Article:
English as a Second Language college writers' revision responses to teacher-written comments
This teacher-as-researcher study focused on the types of comments a teacher made on ten ESL college students' drafts and on the writers' revising responses to these comments. Of particular focus was the role of written comments in the second language acquisition of the student writers. Writing comments on student papers has been a common practice for many teachers across all grade levels and content areas. Little is known, however, about what students actually do with these comments. Studies that have examined commenting on high school and college compositions have generally concluded that written comments have not been linked to improvement in writing or linguistic proficiency. This study did not attempt to determine the effectiveness of commenting on writing improvement; rather, it focused on examining, through analysis of the written products and through protocol analysis, the types of comments the teacher made and the revising moves the students made in response to the comments. The comment types identified were: (1) those that provided a correction or model for the student, (2) those that provided a direction, a usage rule, and/or advice, and (3) those that gave the student hints and suggestions through symbols and questions. The comments were directed to grammar usage and content in almost equal numbers, as well as to mechanics, lexicon and organization. Three types of student moves in response to these comments were identified: (1) those that had complete correspondence to the purpose of the comment, (2) those that had partial correspondence to the purpose, and (3) those that had no correspondence to the purpose. In this study, more than two-thirds of the teacher's comments were those that provided advice and suggestions. During their revising, the students were able to respond to these comments by using their own language resources rather than copy a teacher model. It was also found that the teacher's written comments provided three features considered theoretically important to second language development: feedback on both the form and the content of the students' written language, input made comprehensible through modifications, interaction and negotiation of meaning, and opportunities for modifying output.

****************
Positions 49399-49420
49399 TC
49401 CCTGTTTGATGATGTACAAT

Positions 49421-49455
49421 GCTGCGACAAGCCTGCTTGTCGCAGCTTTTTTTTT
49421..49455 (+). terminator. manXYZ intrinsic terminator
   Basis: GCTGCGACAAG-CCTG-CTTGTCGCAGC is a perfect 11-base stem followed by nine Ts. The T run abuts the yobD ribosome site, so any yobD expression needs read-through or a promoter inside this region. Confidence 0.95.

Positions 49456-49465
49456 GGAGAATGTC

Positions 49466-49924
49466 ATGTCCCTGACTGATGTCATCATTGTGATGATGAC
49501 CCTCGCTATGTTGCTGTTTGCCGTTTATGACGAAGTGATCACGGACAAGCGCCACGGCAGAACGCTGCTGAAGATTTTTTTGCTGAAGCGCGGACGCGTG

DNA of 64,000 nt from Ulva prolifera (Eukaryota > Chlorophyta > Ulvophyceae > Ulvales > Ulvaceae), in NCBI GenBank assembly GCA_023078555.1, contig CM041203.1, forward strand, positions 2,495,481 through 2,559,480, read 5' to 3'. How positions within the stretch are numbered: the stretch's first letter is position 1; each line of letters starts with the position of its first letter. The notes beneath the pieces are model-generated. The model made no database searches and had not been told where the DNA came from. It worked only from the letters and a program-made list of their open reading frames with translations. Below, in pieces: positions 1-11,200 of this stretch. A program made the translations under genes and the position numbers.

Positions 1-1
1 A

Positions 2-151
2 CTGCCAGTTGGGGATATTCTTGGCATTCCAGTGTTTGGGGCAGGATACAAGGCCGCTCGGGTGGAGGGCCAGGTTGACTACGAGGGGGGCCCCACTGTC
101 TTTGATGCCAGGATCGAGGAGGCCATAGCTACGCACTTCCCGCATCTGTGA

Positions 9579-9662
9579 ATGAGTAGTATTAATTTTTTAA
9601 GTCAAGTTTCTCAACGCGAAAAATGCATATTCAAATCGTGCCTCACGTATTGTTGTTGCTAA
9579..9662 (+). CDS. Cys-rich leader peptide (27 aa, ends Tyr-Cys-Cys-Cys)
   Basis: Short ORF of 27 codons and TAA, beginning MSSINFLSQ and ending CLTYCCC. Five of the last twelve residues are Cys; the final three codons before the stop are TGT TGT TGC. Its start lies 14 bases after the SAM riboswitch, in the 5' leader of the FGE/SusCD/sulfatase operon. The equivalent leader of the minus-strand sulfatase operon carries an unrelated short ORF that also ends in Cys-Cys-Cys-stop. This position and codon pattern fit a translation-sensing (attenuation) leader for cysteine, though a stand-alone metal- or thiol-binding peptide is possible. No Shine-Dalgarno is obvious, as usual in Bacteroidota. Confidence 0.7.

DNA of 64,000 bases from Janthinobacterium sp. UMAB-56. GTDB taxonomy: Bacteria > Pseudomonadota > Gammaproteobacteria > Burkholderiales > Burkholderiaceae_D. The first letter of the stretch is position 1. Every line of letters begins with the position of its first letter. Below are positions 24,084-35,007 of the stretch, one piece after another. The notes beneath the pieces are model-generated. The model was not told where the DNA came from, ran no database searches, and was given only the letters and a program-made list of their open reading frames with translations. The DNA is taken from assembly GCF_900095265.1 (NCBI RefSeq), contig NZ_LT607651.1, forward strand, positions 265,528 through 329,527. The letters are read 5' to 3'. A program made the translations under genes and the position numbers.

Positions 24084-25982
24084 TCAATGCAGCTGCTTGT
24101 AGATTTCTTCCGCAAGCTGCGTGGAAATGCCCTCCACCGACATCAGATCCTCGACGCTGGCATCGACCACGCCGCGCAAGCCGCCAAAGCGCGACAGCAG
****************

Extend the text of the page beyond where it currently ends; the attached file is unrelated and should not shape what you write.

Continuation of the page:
Language arts|Higher education
Dessner, Linda Eckhardt, "English as a Second Language college writers' revision responses to teacher-written comments" (1991). Dissertations available from ProQuest. AAI9125629.